Federal Court Strikes Down NSA Wiretap Program

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A federal judge in Detroit has ordered the Bush administration to halt the NSA wiretap program, saying it violates free speech rights, protections against unreasonable searches and the constitutional check on the power of the presidency.

From the opinion:

This is a challenge to the legality of a secret program (hereinafter “TSP”) undisputedly inaugurated by the National Security Agency (hereinafter “NSA”) at least by 2002 and continuing today, which intercepts without benefit of warrant or other judicial approval, prior or subsequent,
the international telephone and internet communications of numerous persons and organizations within this country. The TSP has been acknowledged by this Administration to have been authorized by the President’s secret order during 2002 and reauthorized at least thirty times since. …

“[T]his court is constrained to grant to Plaintiffs the Partial Summary Judgment requested, and holds that the TSP violates the APA; the Separation of Powers doctrine; the First and Fourth Amendments of the United States Constitution; and the statutory law.

Yale’s Jack Balkin isn’t impressed by the court’s reasoning, though.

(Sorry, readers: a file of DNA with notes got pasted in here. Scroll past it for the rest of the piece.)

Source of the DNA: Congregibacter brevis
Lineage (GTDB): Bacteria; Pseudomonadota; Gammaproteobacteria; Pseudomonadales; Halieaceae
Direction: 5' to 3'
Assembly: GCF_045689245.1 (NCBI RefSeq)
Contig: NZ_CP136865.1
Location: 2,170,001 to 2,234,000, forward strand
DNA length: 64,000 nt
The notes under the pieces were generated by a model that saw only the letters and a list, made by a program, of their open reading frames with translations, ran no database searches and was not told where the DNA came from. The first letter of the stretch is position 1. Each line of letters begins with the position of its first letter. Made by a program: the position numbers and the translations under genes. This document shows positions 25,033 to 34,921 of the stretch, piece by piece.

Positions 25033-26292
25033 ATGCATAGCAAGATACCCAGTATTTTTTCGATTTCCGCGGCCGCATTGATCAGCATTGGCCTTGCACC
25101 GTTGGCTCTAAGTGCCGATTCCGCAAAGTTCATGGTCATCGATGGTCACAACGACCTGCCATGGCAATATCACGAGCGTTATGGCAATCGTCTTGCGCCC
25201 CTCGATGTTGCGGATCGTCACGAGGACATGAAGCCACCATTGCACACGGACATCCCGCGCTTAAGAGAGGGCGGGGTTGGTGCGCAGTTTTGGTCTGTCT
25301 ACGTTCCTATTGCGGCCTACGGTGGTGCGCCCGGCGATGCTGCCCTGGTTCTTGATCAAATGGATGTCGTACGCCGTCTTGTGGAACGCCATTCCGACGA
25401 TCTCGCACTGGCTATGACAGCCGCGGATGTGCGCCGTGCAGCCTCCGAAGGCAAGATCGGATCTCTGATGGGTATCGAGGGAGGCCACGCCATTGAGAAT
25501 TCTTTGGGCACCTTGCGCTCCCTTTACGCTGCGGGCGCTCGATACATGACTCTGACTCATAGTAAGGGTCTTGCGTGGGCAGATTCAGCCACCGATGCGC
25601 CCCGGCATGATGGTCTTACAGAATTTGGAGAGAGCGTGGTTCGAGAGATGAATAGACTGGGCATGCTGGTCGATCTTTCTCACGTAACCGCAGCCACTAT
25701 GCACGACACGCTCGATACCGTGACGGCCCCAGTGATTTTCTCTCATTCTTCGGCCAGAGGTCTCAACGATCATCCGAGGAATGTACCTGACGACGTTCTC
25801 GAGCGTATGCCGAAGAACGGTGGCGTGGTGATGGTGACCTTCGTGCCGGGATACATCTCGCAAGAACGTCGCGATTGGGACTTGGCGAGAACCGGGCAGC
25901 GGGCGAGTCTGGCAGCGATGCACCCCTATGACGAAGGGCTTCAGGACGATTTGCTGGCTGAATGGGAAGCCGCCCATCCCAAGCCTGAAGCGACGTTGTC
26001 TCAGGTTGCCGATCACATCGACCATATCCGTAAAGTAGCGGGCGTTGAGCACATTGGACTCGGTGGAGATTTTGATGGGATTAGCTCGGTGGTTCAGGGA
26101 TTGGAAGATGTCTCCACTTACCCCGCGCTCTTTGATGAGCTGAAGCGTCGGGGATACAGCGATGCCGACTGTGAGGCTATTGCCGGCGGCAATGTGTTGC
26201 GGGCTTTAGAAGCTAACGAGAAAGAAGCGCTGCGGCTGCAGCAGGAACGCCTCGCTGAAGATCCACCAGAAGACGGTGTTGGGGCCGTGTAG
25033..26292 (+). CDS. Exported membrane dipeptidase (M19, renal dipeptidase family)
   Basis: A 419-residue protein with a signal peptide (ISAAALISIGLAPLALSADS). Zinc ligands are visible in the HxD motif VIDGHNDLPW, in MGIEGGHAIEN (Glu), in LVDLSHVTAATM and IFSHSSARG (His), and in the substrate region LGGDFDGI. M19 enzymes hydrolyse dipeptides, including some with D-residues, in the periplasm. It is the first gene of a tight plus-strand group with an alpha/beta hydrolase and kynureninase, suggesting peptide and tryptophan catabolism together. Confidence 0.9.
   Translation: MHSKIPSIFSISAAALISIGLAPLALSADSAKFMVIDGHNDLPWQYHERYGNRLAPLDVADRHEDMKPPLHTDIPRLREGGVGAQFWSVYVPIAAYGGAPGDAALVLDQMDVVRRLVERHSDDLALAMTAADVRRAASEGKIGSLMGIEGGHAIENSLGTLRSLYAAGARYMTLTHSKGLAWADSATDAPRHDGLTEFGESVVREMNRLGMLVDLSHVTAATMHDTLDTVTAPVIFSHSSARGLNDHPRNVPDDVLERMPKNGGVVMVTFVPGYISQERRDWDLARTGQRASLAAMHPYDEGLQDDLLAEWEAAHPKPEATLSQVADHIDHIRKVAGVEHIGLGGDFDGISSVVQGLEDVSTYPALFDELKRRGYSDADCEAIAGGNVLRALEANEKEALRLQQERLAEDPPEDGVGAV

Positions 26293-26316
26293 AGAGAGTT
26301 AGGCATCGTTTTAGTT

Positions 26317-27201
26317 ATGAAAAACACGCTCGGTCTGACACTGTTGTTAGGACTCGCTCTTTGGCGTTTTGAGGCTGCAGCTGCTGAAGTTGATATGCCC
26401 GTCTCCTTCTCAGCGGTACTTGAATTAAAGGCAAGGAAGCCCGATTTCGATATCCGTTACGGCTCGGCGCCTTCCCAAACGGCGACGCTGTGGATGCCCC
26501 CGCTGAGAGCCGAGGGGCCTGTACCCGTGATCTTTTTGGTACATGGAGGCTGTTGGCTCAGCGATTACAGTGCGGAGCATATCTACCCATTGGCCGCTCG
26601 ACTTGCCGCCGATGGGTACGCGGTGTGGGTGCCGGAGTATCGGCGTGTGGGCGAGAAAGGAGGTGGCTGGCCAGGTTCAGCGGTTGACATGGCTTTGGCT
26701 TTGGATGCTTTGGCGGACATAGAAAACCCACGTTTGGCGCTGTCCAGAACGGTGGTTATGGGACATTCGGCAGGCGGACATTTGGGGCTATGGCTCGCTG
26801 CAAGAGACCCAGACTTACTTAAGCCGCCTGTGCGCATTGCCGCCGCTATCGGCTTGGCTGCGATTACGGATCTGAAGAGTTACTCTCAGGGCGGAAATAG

It is quite clear that the government will appeal this opinion, and because the court’s opinion, quite frankly, has so many holes in it, it is also clear to me that the plaintiffs will have to relitigate the entire matter before the circuit court, and possibly the Supreme Court. The reasons that the court below has given are just not good enough. This is just the opening shot in what promises to be a long battle.

HERE ARE THE FACTS:

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ONE MORE QUICK THING:

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As we wrote over the summer, traffic has been down at Mother Jones and a lot of sites with many people thinking news is less important now that Donald Trump is no longer president. But if you're reading this, you're not one of those people, and we're hoping we can rally support from folks like you who really get why our reporting matters right now. And that's how it's always worked: For 45 years now, a relatively small group of readers (compared to everyone we reach) who pitch in from time to time has allowed Mother Jones to do the type of journalism the moment demands and keep it free for everyone else.

Please pitch in with a donation during our fall fundraising drive if you can. We can't afford to come up short, and there's still a long way to go by November 5.

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